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A life and career in Nature..Plant pathologist

Here at Outdoor Mums we are passionate about helping our little ones to learn to treasure the gifts that the natural world has to offer and be inspired by them.

In this series we are exploring and celebrating some of the incredible people who work in nature or outdoor-focused roles. From Arborists to Wakepark Instructors we hope to inspire your families and children to think outside the box of 9-5 for future careers and go outdoors!

Plant Pathologist - Dr J Drakulic

Dr Jassy Drakulic is a Plant Pathologist based at RHS Wisley. Jassy’s research focuses on Honey fungus, which is actually the largest living organism in the world! She took the time to share with us the things she loves about her career and the nature from her childhood that inspired her.

What do you do?

I carry out research about fungi which attack living plants, called plant pathogens. My job title is Plant Pathologist. I work for the Royal Horticultural Society, which is a gardening charity, and I spend some time helping diagnose garden diseases of the RHS members' gardens and doing public outreach/education. I focus my research on the number one disease diagnosed by the RHS, honey fungus.

What is honey fungus?

Honey fungus is actually the largest living thing on planet earth! It's a fungus that infects plants through their roots, rotting the roots and blocking water from traveling into and upwards through the plant. One colony in the USA has spread out to cover nearly 4 square miles! It gets its name from the honey coloured mushrooms it forms in the autumn.

It can infect a large range of plants, particularly trees and shrubs. Infected plants are eventually killed as the roots fail to deliver enough water and this causes plants to wilt or dieback aboveground. Once the plant dies the fungus can use the dead plant roots as food for decades afterwards. The fungus spreads underground by making black fungal bootlaces called rhizomorphs which search for new plants to infect, or by contact between infected and healthy plant roots e.g. in a hedgerow. It is edible when cooked and is popular in Poland. Lastly, it is bioluminescent, which means that it glows in the dark!.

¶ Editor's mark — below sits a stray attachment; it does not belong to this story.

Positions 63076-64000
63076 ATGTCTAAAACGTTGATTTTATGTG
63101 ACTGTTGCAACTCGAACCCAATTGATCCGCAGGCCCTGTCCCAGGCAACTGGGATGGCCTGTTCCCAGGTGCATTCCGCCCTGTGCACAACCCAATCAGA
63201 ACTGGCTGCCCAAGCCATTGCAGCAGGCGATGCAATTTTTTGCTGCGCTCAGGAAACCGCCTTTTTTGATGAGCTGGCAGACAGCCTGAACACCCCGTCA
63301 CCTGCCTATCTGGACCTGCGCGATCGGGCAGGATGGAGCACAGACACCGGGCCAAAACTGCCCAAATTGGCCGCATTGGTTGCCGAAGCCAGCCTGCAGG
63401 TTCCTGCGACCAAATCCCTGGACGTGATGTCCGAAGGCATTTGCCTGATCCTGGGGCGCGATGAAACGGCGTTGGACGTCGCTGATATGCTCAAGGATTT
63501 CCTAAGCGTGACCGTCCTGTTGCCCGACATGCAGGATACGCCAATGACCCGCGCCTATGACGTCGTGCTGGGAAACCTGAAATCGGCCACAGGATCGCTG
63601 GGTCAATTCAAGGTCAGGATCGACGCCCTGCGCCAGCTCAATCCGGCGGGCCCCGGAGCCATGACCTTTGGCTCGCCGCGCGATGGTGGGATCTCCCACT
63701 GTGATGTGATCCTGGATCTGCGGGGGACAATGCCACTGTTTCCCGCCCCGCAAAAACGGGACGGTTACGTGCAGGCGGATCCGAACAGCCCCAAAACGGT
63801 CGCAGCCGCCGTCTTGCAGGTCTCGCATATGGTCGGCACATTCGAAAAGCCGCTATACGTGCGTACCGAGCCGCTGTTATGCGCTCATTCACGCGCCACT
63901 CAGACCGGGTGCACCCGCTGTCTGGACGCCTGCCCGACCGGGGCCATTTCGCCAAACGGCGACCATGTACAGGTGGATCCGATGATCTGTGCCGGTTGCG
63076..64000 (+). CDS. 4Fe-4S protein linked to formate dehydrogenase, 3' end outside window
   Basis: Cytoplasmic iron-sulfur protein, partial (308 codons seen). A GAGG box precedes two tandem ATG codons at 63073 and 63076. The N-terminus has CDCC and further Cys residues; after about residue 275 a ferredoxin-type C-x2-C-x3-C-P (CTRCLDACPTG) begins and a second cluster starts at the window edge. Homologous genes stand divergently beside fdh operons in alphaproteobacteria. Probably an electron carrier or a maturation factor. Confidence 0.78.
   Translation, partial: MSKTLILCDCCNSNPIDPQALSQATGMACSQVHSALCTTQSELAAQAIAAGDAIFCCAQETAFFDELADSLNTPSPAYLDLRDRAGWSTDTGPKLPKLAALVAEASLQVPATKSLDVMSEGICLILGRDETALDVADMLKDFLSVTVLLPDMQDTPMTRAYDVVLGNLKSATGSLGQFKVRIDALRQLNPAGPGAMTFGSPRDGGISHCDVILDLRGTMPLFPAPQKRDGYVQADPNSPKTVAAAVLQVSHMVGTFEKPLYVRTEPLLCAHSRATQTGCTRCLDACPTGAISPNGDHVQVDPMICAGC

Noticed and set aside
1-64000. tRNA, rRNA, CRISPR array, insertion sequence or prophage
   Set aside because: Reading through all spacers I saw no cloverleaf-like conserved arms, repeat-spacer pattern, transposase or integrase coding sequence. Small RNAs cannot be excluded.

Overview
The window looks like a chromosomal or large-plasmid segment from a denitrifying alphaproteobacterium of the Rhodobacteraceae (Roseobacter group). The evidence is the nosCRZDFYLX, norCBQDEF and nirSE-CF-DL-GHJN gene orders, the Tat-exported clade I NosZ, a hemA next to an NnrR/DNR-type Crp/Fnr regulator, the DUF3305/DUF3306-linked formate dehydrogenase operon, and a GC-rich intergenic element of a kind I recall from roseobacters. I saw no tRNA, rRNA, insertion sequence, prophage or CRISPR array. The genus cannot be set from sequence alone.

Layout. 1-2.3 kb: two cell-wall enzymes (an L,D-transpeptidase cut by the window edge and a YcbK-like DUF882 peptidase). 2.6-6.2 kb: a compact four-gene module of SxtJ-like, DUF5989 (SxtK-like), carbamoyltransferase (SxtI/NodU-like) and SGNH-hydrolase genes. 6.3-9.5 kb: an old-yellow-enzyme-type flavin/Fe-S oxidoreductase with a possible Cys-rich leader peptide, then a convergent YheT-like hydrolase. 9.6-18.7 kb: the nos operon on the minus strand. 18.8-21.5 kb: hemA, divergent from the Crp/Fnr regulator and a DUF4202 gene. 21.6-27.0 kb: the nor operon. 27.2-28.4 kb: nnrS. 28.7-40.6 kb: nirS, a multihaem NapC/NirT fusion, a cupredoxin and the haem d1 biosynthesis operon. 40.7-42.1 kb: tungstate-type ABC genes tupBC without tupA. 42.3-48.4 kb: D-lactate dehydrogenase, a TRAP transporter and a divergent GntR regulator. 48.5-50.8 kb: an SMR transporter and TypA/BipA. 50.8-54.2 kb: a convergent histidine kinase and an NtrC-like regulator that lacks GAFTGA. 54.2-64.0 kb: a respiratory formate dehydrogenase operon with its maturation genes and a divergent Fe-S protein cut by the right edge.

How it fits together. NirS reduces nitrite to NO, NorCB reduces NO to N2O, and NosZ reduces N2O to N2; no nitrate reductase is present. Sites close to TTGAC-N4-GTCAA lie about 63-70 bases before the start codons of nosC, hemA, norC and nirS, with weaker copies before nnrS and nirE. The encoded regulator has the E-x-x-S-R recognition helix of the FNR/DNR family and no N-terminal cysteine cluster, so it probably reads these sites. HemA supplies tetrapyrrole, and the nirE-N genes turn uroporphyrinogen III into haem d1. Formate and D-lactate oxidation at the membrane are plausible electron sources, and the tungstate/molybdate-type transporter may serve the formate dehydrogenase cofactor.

What led you to a career in nature and have you always been interested in the natural world?

When I was a child my and my sister spent a lot of time outdoors at our local nature reserve, woods or in our big lovely garden and that experience made me appreciate nature from a young age. I grew my own patch of marigolds and honesty, and I spent a lot of time climbing the trees. I was drawn to science in school as I liked understanding the deeper meaning of why things worked as they do. I studied Natural Sciences at university, focusing on biology and chemistry to start with, but eventually specialising in Plant & Microbial Sciences. I was fascinated by the hidden complexity of plants and fungi, which cannot move much for themselves, but can adapt to and explore their environment with some incredible biological processes. I did a PhD a couple of years later, which was about fungi and insects that attack wheat, and then moved into gardening science when I got this job at the RHS.